Meet Johnny Coulon, The Boxing Champion Who Became Known For A Special Circus Trick

In February 1965, Muhammad Ali was in Chicago training for an upcoming title fight scheduled for that May against Sonny Liston, a rematch for the heavyweight champion of the world. Ali was working out at Johnny Coulon's Southside gym when he stopped momentarily for a photo op with Coulon, per UPI. Like many a boxer and other brawny athletes before him, the 230-pound Ali tried his best to lift Coulon, then 76 and weighing in at a little more than 100 pounds and about five feet tall, but to no avail.

Ali was in good company. Some of the 20th century's greatest fighters, including Jack Johnson, Jack Dempsey, Joe Louis, and Rocky Marciano had all tried and failed to pick up the diminutive former boxer who was bantamweight champion of the world between 1908 and 1914, according to LIfe. After his boxing career, he'd taken his strange skill on the vaudeville circuit and then internationally, wowing the public, confounding scientists, and irking the great Harry Houdini.

From boxer to vaudeville performer

Johnny Coulon, born in Toronto, Canada, in 1889, grew up in Chicago and rose in the pugilistic ranks to the very top in 1908 when he defeated the British champ Jim Kendrick twice in New Orleans, according to "An Illustrated History of Boxing." Coulon remained on top for six years until Kid Williams knocked him out in the third round in a June 9, 1914 bout in California, per the book. After retiring from the ring and a stint in the U.S. Army during World War I, Coulon took an unusual skill on the vaudeville circuit (theaters across the U.S. that specialized in variety shows) and became known as the "Unliftable Man," per the Chicago Tribune and The Courrier-Journal.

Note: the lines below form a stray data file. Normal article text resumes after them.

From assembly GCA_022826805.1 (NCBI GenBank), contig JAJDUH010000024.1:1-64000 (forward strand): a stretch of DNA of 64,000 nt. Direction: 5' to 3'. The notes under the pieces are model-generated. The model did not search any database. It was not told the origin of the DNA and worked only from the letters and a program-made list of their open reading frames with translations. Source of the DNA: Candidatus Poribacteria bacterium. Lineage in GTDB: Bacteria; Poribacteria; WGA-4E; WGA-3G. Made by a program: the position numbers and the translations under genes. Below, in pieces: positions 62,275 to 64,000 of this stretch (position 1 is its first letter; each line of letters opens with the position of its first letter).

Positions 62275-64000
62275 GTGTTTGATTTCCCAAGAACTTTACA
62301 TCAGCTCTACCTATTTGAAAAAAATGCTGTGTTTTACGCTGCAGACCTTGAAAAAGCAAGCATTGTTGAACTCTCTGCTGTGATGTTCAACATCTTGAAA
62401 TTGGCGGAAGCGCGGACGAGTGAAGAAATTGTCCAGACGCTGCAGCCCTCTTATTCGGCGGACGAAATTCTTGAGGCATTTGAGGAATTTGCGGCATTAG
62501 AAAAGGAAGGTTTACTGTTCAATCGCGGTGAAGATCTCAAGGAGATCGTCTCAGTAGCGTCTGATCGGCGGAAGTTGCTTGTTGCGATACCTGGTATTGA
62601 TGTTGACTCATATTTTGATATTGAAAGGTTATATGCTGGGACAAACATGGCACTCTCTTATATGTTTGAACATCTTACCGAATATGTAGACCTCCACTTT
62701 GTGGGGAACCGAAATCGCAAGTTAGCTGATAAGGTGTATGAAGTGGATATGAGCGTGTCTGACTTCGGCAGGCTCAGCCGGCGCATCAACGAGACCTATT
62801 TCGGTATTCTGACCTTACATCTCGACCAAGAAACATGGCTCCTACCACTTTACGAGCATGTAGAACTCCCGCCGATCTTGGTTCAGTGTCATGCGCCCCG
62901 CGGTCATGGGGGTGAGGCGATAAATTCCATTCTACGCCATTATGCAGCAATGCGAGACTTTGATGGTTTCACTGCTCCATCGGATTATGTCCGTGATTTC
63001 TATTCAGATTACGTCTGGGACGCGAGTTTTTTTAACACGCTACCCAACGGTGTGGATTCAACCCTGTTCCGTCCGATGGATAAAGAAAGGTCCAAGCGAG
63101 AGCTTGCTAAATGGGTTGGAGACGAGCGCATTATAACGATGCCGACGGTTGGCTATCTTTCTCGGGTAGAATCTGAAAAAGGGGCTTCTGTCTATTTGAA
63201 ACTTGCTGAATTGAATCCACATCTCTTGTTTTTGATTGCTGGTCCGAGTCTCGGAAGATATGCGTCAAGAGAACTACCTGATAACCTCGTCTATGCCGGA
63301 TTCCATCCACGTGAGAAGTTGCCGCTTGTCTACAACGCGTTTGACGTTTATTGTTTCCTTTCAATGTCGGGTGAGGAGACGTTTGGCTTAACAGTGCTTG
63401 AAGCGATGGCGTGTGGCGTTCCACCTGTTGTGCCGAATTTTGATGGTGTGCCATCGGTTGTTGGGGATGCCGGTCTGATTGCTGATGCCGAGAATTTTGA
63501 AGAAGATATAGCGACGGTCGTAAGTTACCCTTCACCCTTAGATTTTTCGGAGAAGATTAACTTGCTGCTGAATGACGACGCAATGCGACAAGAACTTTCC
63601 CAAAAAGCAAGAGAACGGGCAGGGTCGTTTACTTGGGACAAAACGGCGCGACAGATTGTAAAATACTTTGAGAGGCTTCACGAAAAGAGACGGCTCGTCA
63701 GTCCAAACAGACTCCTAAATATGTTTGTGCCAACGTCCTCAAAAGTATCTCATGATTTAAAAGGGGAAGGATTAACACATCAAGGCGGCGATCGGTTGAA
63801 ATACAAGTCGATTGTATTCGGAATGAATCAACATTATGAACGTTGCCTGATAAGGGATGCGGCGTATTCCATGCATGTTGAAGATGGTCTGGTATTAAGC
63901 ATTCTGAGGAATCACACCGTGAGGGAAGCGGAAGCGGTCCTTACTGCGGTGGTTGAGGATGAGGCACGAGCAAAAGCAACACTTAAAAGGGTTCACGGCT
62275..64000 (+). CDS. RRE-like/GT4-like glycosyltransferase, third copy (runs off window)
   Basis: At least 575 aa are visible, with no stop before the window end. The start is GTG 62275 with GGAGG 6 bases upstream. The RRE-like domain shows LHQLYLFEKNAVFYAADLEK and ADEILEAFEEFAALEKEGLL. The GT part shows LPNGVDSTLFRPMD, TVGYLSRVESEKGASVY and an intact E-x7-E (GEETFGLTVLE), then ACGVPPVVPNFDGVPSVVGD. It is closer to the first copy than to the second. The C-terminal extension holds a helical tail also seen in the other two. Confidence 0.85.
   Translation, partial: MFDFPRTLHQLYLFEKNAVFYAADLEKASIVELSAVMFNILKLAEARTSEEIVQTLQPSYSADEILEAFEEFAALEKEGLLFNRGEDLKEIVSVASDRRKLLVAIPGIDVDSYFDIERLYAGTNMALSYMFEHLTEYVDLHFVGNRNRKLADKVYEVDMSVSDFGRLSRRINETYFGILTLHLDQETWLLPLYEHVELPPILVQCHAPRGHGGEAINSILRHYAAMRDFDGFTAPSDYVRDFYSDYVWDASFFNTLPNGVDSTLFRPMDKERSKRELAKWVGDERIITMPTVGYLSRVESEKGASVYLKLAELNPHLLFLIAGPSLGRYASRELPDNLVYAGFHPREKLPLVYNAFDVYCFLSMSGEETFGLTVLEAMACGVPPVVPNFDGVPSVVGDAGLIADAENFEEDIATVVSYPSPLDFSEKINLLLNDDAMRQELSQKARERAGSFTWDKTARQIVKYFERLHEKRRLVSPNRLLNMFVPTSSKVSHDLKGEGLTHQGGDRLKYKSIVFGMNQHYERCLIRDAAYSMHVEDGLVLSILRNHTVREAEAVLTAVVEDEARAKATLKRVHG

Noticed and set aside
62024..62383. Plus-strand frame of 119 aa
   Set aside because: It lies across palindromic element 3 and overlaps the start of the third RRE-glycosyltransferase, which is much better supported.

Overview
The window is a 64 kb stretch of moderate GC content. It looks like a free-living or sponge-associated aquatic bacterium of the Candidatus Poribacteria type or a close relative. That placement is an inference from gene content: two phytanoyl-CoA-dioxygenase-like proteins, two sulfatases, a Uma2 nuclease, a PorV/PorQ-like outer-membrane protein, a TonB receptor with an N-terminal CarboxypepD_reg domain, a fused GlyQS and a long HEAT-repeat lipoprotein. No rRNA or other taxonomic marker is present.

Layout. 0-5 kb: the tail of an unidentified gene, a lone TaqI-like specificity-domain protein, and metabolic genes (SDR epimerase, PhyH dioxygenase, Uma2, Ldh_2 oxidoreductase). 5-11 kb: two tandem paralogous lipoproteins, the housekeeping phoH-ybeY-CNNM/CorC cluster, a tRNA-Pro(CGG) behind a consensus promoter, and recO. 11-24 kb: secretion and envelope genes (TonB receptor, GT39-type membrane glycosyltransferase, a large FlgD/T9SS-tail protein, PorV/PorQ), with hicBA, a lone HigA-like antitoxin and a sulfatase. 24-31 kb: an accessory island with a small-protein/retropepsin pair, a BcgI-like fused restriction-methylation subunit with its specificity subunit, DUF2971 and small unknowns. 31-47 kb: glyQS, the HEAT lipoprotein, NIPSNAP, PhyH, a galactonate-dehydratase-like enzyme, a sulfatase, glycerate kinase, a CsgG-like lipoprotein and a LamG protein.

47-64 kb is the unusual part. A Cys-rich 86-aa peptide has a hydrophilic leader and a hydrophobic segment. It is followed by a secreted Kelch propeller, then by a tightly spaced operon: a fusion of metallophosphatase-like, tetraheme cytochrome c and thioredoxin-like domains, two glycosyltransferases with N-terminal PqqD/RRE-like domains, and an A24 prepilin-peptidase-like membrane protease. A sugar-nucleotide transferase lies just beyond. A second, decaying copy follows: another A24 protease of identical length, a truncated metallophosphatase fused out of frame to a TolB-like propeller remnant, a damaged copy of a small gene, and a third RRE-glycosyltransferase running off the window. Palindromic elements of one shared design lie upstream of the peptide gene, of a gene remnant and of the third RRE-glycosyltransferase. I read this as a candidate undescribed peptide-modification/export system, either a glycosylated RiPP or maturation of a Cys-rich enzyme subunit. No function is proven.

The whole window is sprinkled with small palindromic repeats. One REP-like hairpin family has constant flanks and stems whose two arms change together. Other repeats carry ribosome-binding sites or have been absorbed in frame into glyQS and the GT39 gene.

The act worked like this: Coulon would stand facing the other person, who, while standing at arm's length, would take hold of Coulon's waist above the hips but below the ribs. Coulon would then place one or two fingers from his right hand on the opponent's neck at the carotid artery and his other hand on the person's left wrist, according to an article in the May 1921 edition of "Popular Science." No matter how hard the other person strained, they couldn't life Coulon. 

Coulon's Chicago gym

When Johnny Coulon took his act to Europe, French scientists couldn't figure out how he did it, with one exclaiming that the ex-boxer's ability "cannot be explained by our actual knowledge of physiology and of animal or even human mechanism," per The Illustrated London News. Harry Houdini, the escape artist and debunker of spiritualists and other tricksters, called Coulon's act "hokum," and chalked it up to "the principle of the fulcrum" and that it was "a matter of leverage," per Popular Science. Houdini pointed out Coulon hadn't been the first person to make a living with this stunt. There had been other vaudevillians, including Dixie Haygood AKA Annie Abbott, a performer in the 1880s known as the "Georgia Magnet," per Visit Milledgeville.

In 1923, Coulon, by then married, opened up a boxing gym in Chicago where the writer Ernest Hemingway and many boxing greats, including Sugar Ray Robinson and Muhammad Ali, would train, per "Keith Magnuson:The Inspiring Life and Times of a Beloved Blackhawk." He remained strong and agile even as an old man, able to walk across the entire gym on his hands and leap over the top rope of the ring from a standing position, per the book. He died in 1973, never explaining how he'd pulled off his trick. The secret was two-fold. Coulon used his body as counter leverage against his opponent, as Houdini had guessed, but also applied painful pressure to their vagus nerve in the neck, according to Spookology.